Archive for March, 2008
In my last post I had installed SXCE Build 84 on my Sun Ultra 24 workstation in the hopes that I could get xVM working – however build 84 still contained the 3.0.4 Xen codebase.
It wasn’t all smooth sailing however as I had some issues doing the initial install. When using my normal settings in the GUI/wizard install of OpenSolaris the installation would fail early on. The error logs weren’t exactly helpful, however it did mention the inability to create my user account. I restarted the install a few times and changed various answers during the wizard process and eventually the install completed successfully. I’m not exactly which change fixed the installer however I believe that in the last attempt in the screen where you select the properties of your user account I made sure that my Username (not loginname) contained no spaces and for my Locale I didn’t choose my normal selection (of English(Australian)) but rather used the default of English(US).
Something I did notice was that when running the xVM kernel I could not properly install the 64bit version of VirtualBox as usual – it would install but it couldn’t load the kernel module and whilst the VirtualBox client software would start up you couldn’t run the VM (no kernel module running). I’d be interested if anyone knows if and how you can run the xVM kernel AND VirtualBox at the same time.
As a starting point for those of you interested in taking a look at xVM I found the following links to be handy introductions:
The Sun System Administration Guide: Virtualization Using the Solaris Operating System – especially part IV which has the chapters on xVM (the PDF version is also available).
A Comprehensive Overview of Sun xVM outlines Sun VM, including products, installation instructions, and using Windows XP on Sun xVM. The article defines Sun xVM as a family of technologies that addresses both desktop and server virtualization, leveraging work from open source communities like Xen that is being built on proven Sun technology.
The blogger explains his choice of Sun xVM over VMware and Linux+Xen and he also discusses the two types of virtual machine: Hardware Virtual Machine and Para Virtual Machine. He also outlines the starting of domainU configuration and its cloning, noting that one can clone domU in as little as one minute. He shows as well how to set up cifs server if one is running Windows domU and the use of virt-manager as a GUI interface to manage Sun xVM.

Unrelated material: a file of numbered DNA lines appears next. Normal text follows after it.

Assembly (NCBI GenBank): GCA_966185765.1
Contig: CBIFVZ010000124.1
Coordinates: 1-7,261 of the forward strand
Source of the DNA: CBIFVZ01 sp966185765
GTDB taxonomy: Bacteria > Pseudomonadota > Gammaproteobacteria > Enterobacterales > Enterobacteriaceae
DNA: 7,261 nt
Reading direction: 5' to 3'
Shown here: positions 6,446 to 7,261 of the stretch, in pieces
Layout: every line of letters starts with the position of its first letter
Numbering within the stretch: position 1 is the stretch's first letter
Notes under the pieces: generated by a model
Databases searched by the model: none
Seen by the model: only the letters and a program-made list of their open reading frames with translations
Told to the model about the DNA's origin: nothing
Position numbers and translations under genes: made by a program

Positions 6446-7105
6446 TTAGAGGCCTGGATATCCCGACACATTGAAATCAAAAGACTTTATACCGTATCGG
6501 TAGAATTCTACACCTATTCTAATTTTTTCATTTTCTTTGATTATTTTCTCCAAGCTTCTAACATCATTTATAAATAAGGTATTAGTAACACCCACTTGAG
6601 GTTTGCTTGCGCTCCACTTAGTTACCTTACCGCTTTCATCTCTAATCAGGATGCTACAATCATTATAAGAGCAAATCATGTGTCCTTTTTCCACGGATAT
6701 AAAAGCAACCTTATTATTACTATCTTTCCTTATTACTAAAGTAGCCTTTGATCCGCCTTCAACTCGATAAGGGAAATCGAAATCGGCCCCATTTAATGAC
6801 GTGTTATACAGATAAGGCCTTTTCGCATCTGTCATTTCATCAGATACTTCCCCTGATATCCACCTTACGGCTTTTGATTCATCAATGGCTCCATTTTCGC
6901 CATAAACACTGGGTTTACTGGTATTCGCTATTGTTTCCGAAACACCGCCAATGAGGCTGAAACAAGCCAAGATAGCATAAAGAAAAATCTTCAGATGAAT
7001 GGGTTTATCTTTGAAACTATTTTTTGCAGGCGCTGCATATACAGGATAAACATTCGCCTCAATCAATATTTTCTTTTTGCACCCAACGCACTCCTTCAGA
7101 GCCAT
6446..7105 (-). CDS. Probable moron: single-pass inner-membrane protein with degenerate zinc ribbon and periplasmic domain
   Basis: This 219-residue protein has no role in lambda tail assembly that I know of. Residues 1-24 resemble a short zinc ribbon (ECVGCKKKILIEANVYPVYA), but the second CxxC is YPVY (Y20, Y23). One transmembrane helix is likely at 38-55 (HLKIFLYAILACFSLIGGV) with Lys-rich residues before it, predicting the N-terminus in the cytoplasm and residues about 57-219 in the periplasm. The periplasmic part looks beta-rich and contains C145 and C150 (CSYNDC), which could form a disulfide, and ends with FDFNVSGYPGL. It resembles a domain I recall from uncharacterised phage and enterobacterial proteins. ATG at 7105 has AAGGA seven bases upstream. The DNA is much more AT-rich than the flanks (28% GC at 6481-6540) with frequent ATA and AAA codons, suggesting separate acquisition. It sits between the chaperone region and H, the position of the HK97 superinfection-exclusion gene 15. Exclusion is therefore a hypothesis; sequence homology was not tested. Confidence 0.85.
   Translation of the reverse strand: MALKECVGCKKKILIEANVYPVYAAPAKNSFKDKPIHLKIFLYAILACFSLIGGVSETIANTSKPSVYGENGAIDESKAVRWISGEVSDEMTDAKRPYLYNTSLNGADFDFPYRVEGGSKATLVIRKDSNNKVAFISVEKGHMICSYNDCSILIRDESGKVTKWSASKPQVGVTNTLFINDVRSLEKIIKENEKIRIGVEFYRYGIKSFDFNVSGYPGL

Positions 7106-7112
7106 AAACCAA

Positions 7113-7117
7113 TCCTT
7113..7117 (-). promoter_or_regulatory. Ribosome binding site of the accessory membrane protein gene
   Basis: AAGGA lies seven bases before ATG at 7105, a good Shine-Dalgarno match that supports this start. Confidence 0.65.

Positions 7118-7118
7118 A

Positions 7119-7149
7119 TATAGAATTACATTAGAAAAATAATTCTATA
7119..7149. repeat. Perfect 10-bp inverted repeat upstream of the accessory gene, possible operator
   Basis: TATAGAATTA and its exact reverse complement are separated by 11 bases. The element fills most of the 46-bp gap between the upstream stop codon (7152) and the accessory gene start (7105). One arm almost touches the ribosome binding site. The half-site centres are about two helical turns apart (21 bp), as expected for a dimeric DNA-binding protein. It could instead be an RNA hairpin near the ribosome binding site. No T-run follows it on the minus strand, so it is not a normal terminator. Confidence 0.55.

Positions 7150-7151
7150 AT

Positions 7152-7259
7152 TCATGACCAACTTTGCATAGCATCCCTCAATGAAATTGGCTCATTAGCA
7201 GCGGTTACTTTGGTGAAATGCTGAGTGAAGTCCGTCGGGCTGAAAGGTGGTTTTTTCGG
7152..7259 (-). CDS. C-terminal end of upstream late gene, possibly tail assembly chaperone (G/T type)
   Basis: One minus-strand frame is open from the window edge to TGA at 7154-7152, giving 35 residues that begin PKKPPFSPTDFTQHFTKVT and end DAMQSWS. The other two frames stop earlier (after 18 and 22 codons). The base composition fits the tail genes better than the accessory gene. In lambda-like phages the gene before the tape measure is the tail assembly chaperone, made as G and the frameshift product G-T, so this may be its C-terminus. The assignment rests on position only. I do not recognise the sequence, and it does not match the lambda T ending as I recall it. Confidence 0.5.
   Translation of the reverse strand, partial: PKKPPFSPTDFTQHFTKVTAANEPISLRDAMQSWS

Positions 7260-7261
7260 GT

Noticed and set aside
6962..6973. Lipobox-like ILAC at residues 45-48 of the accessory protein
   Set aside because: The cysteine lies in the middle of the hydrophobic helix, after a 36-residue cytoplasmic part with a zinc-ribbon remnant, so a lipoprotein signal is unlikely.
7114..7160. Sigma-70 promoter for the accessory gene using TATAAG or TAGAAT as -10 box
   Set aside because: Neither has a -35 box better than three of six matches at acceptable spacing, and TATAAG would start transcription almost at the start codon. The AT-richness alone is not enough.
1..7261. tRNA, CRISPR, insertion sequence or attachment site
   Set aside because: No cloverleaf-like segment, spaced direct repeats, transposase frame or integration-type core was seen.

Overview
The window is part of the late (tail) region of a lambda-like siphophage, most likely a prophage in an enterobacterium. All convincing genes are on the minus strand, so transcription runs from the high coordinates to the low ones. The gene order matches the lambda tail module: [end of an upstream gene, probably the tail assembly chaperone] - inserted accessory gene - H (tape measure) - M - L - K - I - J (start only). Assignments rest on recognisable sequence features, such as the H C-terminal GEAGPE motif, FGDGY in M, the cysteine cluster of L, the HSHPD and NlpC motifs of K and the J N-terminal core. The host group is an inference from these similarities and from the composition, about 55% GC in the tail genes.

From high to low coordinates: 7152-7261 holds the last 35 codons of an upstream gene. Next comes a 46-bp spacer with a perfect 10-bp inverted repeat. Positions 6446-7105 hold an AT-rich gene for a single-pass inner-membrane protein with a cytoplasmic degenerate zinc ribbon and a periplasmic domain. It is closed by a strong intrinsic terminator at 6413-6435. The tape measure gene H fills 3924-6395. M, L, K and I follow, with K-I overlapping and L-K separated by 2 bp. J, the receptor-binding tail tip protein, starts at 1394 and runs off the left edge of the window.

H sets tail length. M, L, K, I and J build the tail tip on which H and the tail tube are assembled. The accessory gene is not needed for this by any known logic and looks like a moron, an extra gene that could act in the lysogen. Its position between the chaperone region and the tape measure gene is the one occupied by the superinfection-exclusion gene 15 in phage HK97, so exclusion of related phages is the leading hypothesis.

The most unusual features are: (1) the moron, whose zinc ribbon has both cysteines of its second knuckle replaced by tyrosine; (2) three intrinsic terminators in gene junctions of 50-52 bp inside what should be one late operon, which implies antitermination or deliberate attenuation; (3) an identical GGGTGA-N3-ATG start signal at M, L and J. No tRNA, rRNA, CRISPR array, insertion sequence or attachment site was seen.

As a continuation of my journey to OpenSolaris on my new Sun Ultra 24 Workstation I’m posting another update on my experience so far.
Previously I mentioned I had installed OpenSolaris SXDE (79b) however I was unable to get xVM to work. I thought I would give the newer Community Edition (SXCE) (build 84) a try and see if there was more joy there.
The various OpenSolaris builds can be downloaded from here. Burning the ISO to a DVD and then booting the DVD and installing SXCE is very simple (especially using the new graphical installer).
Unfortunately it looks like build 84 includes the same (version 3.0.4) version of the Xen kernel as the SXDE build I was using before and does not include the newer 3.1 Xen code. As such xVM still won’t boot on my Ultra 24.
Previously (during the previous OpenSolaris b79b install) I had setup a three disk raidz zfs pool (for /data) on the machine:
# zpool create data raidz c0d1 c1d1 c2d0
# zpool list
# zpool status
After reinstalling the OS this time I simply re-imported the existing ZFS pool and all my data (including my home directory which I put into /data) is back:
# zpool import -f data
I also wanted to share the volume via NFS read only by default to my home LAN segment but read/write to my MacBook Pro. Zfs’s set options now make this extremely easy (rather than screwing around with /etc/dfs/dfstab and the share command or even the newer sharemgr command)
# zfs set firstname.lastname@example.org/24,rw=MBP_IP' data
In Kernel SMB (Samba)
I also decided to give the new in Kernel CIFS (Samba) Service a try.
Start the CIFS Service:
# svcadm enable -r smb/server
Edit /etc/pam.conf and add:
other password required pam_smb_passwd.so.1 nowarn
After the PAM module is installed, the passwd command automatically generates CIFS-suitable passwords:
# passwd rodney
Enable SMB sharing for an existing ZFS file system:
# zfs set sharesmb=on data
and we are done – how easy is that. For more information check out Getting Started with the Solaris CIFS Service.